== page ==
Rob Casey is the owner of SUP school Salmon Bay Paddle in Seattle, co-founder for the PSUPA and is the author of two paddling guides.

Tuesday, May 18, 2010

The Ultimate Guide to Stand Up Paddling - DVD


I highly recommend The Ultimate Guide to Stand Up Paddling, an instructional DVD by professional paddler Dan Gavere. The video covers SUP basics, as well as how to surf, paddle rivers, fitness, etc.

http://supinstruction.com/

Friday, May 14, 2010

Local Weather Forecasting before you go out -

Shilshole Bay on Puget Sound in Seattle is my backyard, and have paddled there for a decade first in kayaks now on sups. I've seen it calm as a lake and within a few hours later up to 41kt winds and 5' waves. We have freighter waves that can give you epic rides, wind waves that can get as high as 7', and heavy power boat traffic in summer which creates great surfing wakes but also a lot of danger in you don't pay attention or don't have rough water skills. We always check conditions prior to going out either to benefit from a particular weather effect, or to avoid a potentially dangerous situation. Here's the tools I use. Check similar sites for your local paddling spot or for one that you're traveling and are less familiar with.

NOAA wind station on West Point, Discovery Park - we use this to determine wind direction, speed, and to check the barometer pressure readings. If the barometer is dropping - expect the weather to worsen.
http://www.ndbc.noaa.gov/station_page.php?station=wpow1

Webcam for West Point, Discovery Park - we use this to get a visual on tide level, wind conditions, etc.
http://www.brichmond.com/webcam/mywebcam_loop.htm

Tide Chart - Surprised to see a low tide? By checking the tide chart prior to going out, you can better plan your trip. I personally love low tides as it gives us better freighter waves in certain locations and is fun to see tide pools, etc., http://www.saltwatertides.com/dynamic.dir/washingtonsites.html

Freighter waves can throw ocean sized surf into shallow areas. In some areas, paddling by shore because it feels safer, isn't. Check for local boating traffic here, http://marinetraffic.com/ais/

Also note that we don't have right of way over boats, most power boaters don't pay attention to small craft, so be a defense paddler, watch your back, and don't cut in front of a moving boat. Wear that PFD (lifejacket) which make you more visible.

Padding in a straight line from point A to B isn't necessarily the quickest route. If the south wind is over 15kts, West Point provides wind protection if you paddle along the shore from Ballard. If you paddle direct to WP, you'll have a long trip. Also outgoing tides and a southerly will hit West Point and make Shilshole Bay a huge eddy, creating recirculating currents that circle around and flow south back to the point. Again, paddling near shore is easier than going straight to the point. Whereas paddling back to Ballard is easier further out as you ride the flow north.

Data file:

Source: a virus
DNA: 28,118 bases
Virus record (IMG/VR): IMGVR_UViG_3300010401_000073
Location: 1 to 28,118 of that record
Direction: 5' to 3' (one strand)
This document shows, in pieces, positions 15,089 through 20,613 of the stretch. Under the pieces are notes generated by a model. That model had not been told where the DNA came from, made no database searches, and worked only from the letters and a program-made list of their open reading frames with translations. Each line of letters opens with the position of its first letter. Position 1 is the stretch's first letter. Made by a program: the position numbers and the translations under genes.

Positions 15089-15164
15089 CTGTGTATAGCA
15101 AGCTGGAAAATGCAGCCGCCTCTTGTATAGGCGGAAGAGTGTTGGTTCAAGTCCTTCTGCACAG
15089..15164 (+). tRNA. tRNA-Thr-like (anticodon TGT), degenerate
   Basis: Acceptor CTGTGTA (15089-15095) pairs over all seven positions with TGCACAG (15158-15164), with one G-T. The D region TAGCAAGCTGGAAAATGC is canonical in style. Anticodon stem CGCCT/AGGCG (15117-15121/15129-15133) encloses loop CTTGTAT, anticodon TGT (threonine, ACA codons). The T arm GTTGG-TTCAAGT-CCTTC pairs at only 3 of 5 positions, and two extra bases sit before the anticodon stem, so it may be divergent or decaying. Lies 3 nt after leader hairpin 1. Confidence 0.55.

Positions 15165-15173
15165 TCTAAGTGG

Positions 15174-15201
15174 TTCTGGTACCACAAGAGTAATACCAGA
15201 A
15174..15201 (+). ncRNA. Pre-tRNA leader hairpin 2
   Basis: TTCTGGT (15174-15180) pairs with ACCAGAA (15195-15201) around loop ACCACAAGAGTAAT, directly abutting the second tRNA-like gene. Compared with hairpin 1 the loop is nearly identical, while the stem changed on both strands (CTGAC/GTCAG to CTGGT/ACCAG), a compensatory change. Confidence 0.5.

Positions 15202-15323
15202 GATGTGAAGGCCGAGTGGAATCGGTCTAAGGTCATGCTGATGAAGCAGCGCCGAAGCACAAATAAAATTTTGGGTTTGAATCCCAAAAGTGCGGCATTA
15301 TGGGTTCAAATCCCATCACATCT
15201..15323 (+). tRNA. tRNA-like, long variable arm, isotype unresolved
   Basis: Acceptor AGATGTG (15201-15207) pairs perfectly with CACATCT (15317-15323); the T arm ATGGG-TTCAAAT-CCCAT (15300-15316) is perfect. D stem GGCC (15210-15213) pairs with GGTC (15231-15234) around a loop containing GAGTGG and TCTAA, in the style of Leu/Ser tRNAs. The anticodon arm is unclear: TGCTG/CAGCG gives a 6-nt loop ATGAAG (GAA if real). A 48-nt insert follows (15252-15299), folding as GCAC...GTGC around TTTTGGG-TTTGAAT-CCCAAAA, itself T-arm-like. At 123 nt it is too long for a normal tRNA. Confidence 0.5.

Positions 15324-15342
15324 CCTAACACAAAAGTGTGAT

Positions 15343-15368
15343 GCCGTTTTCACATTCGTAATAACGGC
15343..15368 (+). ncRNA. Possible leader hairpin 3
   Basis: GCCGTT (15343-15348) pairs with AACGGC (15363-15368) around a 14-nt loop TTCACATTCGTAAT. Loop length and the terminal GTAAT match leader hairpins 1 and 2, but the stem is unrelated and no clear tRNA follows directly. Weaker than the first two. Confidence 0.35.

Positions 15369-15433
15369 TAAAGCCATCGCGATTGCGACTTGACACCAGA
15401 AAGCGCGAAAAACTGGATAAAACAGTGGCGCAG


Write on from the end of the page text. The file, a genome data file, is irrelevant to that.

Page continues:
Stuck paddling against heavy wind? Paddling sitting down cross legged or legs out front can be very efficient, and more comfortable than on your knees. Shorten up on your paddle by having your lower hand right above the paddle blade, and the other 2' up on the shaft. Paddle with straight arms which forces you to use your torso and adds more power thus less fatigue.

ALWAYS WEAR YOUR LEASH IN WIND. Ever notice how the board takes off under you when you fall? Add wind and you're in for a long swim. Forgot to wear your wetsuit? Not a good plan.

Check for local webcam and NOAA stations in your area, and/or ask a local kayaking or surf shop for info.

Sunday, May 9, 2010

Adaptive SUPs for the handicapped

I've begun to do research on stand up paddleboards that you can sit on that allow use for handicapped paddlers. If you know of solutions for the handicapped, please send them my way. This could be a great magazine story.

Clarification of common Terms Used in Stand Up Paddling



I keep hearing the word paddleboard used to describe stand up paddling. That said, here's a simple translation of various terms being used for the sport to clear things up a bit..

Paddleboard - are long narrow boards where you sit on your knees and use both hands to paddle on each side of the board. See Joe Bark's site.
SUP - stand up paddleboard
SUB - stand up board
Surfski - approx 22' long and very narrow sit on top boat used for flat water racing and some surfing. Usually very light.
Waveski - high performance sit on top surfboard or surf kayak. Paddled like a kayak, used specifically for surfing. Up to 10'. See image above of Tyler Lausten (bottom), http://www.tlwaveskis.com/

Southerly - Winds from the south.
Northerly - Winds from the north.

Monday, May 3, 2010

Imagine getting ticketed for stand up paddle surfing!

While stand up paddle surfing might be the new cool thing, it's already been placed in some locations in the 2nd rate sections of certain surfing beaches. Those long frequent rides often taken outside has apparently irritated enough folks that SUP'ers can now only surf in a certain section of the Dog Patch of the famous break north of San Diego, San Onofre State Beach. And if you go beyond those borders, you get a ticket which is also a misdemeanor. See more on this posting on standupzone.com..

http://www.standupzone.com/forum/index.php?topic=6953.msg62127#msg62127

San Onofre State Beach -
http://www.parks.ca.gov/?page_id=647

That said, if you're travelling to a new beach, check the regs and ask with local surf shops or forums to get the lo-down on such situations as above. Quite the bummer. I was kicked out of a beach in Kona a few years ago when I chose to surf kayak there. I was told kayakers weren't allowed. There were no signs on the beach. Interestingly, I surfed the same beach on less crowded days prior with no issues. I hear it's less crowded in Alaska.